If I identify a practice from, say, Kanban, that is useful in a context in a Scrum environment, then blending two or more Shu practices takes me to Ha.
When I come across a situation or context where there is no guidance (all of my Shu boxes are empty), then I need to create a new practice or technique. I use my knowledge of similar techniques from a number of methodologies and come up with something that fits the situation.
In Shu-mmary (sorry, summary)
In my interpretation of Shu-Ha-Ri, we have:
- Shu (Learn) – Practice driven. We learn the practices by rote and apply them without understanding of the context.
Shu practices are our tools, along with an instruction manual on how to use them in the situation they were created for. We can progress through Dreyfus model with each of our tools
- Ha (Blend) – Context driven. Having learned a number of practices, and a number of contexts in which they are appropriate, we can pick or blend a number of different practices for any known context.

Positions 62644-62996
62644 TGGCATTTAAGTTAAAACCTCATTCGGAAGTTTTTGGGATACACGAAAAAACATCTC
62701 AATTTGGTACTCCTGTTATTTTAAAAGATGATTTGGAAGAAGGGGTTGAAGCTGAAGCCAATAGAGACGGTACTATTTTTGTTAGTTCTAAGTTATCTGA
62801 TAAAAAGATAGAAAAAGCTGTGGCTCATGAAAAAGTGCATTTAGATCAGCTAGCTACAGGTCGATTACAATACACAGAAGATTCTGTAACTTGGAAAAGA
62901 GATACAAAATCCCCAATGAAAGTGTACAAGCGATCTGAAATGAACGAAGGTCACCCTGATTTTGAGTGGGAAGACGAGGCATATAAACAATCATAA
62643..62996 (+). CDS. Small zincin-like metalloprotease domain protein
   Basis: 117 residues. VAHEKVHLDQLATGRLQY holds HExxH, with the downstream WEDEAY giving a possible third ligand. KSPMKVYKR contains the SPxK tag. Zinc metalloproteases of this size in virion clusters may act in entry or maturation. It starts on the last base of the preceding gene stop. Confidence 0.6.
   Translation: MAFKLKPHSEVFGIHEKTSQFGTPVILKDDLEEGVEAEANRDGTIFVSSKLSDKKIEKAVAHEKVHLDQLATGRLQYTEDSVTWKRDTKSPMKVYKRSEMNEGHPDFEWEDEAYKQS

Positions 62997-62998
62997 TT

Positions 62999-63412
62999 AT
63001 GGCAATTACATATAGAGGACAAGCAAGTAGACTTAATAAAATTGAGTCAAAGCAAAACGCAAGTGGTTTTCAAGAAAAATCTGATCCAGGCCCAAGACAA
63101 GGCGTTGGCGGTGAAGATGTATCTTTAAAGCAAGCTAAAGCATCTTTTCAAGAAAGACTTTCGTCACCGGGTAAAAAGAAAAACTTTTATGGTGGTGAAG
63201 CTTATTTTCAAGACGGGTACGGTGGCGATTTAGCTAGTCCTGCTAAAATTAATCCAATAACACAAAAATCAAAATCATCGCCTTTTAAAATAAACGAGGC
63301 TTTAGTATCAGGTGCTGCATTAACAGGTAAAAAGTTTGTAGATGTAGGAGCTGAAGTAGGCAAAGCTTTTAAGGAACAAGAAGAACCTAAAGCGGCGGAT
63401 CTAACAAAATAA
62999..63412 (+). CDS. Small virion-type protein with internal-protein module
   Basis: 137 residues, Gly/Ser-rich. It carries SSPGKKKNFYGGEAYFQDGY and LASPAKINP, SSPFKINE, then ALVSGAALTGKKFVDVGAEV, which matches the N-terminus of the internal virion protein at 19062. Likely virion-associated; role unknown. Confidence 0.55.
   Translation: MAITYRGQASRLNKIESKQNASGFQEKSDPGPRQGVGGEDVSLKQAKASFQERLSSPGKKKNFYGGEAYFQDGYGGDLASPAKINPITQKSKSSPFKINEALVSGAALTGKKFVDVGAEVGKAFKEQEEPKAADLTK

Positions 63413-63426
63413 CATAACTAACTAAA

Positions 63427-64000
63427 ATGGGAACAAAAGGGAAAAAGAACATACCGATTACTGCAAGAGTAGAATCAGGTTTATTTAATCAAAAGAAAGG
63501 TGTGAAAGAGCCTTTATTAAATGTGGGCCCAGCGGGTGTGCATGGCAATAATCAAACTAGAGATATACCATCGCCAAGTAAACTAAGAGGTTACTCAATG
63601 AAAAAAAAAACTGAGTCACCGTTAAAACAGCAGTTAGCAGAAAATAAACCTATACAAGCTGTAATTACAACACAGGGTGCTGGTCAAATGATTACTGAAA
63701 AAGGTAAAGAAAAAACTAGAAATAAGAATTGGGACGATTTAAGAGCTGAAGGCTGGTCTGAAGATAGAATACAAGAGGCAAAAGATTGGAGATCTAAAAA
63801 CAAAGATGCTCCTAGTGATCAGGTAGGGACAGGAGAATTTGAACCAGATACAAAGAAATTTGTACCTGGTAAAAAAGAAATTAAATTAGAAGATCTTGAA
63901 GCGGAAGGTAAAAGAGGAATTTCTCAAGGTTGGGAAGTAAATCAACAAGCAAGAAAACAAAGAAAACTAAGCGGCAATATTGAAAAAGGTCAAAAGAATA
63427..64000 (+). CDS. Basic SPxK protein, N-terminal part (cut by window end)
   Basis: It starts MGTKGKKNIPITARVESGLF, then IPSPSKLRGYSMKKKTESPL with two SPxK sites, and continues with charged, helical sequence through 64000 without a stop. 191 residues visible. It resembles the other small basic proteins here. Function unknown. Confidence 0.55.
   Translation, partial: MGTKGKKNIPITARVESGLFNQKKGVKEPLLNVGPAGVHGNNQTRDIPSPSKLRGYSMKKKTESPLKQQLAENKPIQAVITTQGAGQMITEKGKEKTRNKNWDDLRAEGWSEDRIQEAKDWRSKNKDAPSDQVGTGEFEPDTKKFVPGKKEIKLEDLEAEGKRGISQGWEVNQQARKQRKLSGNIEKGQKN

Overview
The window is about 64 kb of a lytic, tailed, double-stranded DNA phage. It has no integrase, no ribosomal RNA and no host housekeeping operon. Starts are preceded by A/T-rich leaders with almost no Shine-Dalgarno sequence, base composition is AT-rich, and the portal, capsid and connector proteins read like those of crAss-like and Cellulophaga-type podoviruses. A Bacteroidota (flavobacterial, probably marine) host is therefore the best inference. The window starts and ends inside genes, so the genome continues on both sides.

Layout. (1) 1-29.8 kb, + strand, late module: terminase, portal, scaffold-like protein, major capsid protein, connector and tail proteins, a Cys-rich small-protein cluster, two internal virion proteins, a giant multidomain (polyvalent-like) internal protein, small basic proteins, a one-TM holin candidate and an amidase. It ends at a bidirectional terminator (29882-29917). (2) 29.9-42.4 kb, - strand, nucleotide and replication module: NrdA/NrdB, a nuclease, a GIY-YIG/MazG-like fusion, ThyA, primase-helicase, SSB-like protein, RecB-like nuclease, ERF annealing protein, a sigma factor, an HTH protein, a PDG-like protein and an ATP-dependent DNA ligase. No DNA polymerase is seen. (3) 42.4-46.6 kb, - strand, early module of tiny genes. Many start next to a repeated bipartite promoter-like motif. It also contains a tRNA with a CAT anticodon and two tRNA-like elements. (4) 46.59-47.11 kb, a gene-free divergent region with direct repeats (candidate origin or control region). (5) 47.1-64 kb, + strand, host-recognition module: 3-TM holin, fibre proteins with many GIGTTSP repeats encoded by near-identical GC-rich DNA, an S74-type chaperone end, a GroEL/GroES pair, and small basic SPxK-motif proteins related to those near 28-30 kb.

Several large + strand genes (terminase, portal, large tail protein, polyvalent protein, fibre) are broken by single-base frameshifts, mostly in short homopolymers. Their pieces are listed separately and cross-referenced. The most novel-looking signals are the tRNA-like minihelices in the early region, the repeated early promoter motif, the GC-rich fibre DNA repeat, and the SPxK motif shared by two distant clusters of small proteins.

Ha practices are using our Shu tools in situations that weren’t described in their manuals
- Ri (Transcend) – Dealing with unknown context / identifying new practices. Coming across a brand new situation, we are able to identify an appropriate way of handling the situation.
Ri practices are about creating new tools, either to handle a unique situation, or to handle an existing situation in a better way
I find that separating the Dreyfus model from the Shu-Ha-Ri model allows me to become an expert with each of my Shu tools without feeling that I should be able to apply them to unusual situations.